Strikes killed more than 30 civilians in a mountainous northern Yemeni province Saturday, the U.N. humanitarian chief for the country said, calling the attack “shocking.”
The Yemeni rebels, known as Houthis, accused the Saudi-led coalition of launching retaliatory airstrikes, after they shot down a coalition warplane over the province of Jawf.
Saudi Arabia’s state-run news agency quoted Col. Turki al-Maliki, a spokesman for the coalition, as saying it was investigating “possible collateral damage” from a rescue operation in the area after the downing of the Tornado warplane late Friday.
Al-Maliki was quoted as saying the plane was providing air support for Yemeni government forces fighting the Houthis.
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He said the two-pilot crew of the Tornado managed to eject safely before the crash, claiming that the Houthis opened fire on them. He said the Houthis were responsible for the pilots’ “life and safety," according to Saudi Arabia's official news agency.
He did not say whether there were causalities or provide further details.
The U.N. humanitarian coordinator for Yemen, Lise Grande, said “these terrible strikes” in al-Maslub district killed at least 31 civilians and wounded 12 others, according to preliminary field reports.
“So many people are being killed in Yemen — it’s a tragedy and it’s unjustified. … Five years into this conflict and belligerents are still failing to uphold this responsibility," she said. “It’s shocking.”
She said many wounded were taken to hospitals in Jawf and Yemen's capital, Sanaa.
Youssef al-Hadri, spokesman for the Houthi-run health ministry, said the airstrikes killed at least 32 people including women and children.
The Iranian-backed rebels released graphic images showing a destroyed building and vehicles, as well as bodies described the attack's victims.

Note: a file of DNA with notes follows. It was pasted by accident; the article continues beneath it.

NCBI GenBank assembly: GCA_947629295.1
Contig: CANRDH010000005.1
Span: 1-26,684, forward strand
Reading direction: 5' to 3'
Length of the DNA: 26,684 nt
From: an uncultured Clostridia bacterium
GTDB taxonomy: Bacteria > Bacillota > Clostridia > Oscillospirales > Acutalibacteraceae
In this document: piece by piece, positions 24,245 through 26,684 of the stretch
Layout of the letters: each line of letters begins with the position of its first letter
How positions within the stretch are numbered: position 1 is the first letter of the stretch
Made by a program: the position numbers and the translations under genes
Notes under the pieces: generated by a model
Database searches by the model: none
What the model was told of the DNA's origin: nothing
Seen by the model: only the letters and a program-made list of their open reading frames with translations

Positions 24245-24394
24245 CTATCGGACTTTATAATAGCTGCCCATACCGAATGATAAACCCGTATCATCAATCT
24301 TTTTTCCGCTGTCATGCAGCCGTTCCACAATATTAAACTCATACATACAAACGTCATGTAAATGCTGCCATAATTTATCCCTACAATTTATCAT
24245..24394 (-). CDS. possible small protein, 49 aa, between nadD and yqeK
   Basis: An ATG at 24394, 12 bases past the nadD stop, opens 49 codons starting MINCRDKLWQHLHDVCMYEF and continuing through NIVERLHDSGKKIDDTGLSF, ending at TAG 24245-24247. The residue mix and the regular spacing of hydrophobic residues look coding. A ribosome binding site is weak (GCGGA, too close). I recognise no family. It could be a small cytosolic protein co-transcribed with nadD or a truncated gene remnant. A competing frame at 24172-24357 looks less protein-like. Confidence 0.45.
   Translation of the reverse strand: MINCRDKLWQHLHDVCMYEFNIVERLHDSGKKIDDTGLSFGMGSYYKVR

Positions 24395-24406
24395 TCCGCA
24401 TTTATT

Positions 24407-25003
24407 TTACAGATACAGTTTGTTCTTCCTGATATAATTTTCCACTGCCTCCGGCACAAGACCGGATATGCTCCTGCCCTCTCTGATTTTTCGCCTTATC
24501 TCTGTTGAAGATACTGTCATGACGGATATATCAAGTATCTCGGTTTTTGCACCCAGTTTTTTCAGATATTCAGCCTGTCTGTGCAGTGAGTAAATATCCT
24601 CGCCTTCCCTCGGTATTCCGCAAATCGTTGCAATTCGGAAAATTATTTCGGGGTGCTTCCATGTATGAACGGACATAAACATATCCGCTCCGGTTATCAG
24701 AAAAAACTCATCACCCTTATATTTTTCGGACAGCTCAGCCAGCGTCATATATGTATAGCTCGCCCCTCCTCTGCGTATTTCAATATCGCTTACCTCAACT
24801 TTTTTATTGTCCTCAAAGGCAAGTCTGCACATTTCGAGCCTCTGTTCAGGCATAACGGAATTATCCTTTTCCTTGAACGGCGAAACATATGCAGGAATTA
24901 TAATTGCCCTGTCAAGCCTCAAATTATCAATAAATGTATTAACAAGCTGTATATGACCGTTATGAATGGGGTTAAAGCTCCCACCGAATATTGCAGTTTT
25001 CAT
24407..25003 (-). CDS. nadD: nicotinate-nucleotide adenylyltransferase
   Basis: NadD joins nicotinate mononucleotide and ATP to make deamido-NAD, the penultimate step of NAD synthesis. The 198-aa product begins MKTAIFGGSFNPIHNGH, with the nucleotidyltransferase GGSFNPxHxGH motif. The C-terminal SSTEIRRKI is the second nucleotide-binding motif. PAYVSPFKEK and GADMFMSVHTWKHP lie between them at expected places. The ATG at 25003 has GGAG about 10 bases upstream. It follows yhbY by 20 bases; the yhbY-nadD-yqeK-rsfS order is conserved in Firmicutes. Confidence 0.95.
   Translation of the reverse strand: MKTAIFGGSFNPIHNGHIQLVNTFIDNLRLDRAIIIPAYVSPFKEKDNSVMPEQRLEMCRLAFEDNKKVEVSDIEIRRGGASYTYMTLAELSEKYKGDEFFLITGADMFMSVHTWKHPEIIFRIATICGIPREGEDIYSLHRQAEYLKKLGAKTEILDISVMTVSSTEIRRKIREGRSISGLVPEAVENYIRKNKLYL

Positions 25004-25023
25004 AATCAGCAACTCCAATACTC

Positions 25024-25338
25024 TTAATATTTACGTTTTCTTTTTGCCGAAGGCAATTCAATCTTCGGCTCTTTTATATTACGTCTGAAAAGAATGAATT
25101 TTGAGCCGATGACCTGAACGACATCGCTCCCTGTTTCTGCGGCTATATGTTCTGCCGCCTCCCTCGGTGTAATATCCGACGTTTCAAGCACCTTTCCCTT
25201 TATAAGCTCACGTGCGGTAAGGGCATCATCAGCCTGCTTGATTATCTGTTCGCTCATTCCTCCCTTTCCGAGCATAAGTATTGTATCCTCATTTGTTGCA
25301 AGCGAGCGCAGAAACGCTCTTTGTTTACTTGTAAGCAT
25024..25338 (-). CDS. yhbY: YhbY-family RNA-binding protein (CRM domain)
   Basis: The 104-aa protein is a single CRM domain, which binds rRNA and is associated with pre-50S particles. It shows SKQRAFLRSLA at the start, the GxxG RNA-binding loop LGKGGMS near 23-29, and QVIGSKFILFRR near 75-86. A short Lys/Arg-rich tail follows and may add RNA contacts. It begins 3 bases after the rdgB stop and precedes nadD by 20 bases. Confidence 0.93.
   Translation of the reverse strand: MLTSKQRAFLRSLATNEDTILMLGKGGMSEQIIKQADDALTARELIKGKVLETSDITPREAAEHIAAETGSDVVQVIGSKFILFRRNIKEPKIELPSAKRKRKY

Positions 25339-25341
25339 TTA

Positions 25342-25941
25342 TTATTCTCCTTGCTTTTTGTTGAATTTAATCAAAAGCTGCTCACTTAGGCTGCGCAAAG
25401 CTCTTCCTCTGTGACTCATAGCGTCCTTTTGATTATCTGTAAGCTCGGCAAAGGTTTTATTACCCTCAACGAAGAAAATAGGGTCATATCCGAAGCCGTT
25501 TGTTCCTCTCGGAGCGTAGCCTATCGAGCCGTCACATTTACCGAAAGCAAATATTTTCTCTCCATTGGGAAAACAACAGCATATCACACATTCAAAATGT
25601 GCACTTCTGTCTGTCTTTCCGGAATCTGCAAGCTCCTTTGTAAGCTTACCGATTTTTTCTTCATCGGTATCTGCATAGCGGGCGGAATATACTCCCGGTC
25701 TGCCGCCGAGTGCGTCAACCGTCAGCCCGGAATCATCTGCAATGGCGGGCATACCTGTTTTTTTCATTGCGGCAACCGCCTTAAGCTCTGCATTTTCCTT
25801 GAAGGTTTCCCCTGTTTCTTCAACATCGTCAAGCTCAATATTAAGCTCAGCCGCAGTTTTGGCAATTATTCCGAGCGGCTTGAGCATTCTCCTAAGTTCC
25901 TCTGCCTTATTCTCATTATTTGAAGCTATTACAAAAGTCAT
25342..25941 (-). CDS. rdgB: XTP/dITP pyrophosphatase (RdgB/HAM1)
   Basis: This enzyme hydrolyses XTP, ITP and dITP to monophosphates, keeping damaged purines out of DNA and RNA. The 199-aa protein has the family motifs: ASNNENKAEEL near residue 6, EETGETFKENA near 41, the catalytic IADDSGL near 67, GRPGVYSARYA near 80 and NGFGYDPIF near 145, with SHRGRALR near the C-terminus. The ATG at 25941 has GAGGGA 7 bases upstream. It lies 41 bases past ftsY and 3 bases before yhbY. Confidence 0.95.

They also released footage allegedly showing the downing of the Saudi aircraft and its wreckage.
The humanitarian group Save the Children condemned the airstrike, saying it showed that the conflict in Yemen was “not slowing down.”
“This latest attack must be urgently and independently investigated, and perpetrators held to account,” said Xavier Joubert, the charity’s country director in Yemen.
He called for halting arms sales to the warring parties in Yemen’s conflict.
“Those who continue to sell arms to the warring parties must realize that by supplying weapons for this war, they contribute to making atrocities like today’s all too common,” Joubert said.
Saudi Arabia and the United Arab Emirates, the pillars of the U.S.-backed coalition, have purchased billions of dollars’ worth of weapons from Western countries, particularity the U.S.
The warplane's crash and the airstrikes came amid heavy clashes between the government forces and Houthis in the provinces of Marib, Jawf and Sanaa. Hundreds of people, mostly fighters, were killed in the recent clashes that have also forced at least 4,700 families to flee, according to the U.N.
The Yemen conflict began with the 2014 takeover of the capital by the Houthis, who control much of the country’s north along the border with Saudi Arabia. The Saudi-led coalition of mostly Arab states intervened in March 2015 trying to restore the internationally recognized government of President Abed Rabbo Mansour Hadi to power.
In a relentless campaign, Saudi-led airstrikes have hit schools, hospitals and wedding parties and killed thousands of Yemeni civilians. The Houthis have used drones and missiles to attack Saudi Arabia.
The war has killed over 100,000 people, including fighters and civilians, according to the Armed Conflict Location & Event Data Project, which tracks violence reports in Yemen. The war also created the world’s worst humanitarian crisis, leaving millions suffering from food and medical shortages.
Associated Press writer Ahmed al-Haj reported this story in Sanaa and AP writer Samy Magdy reported from Cairo.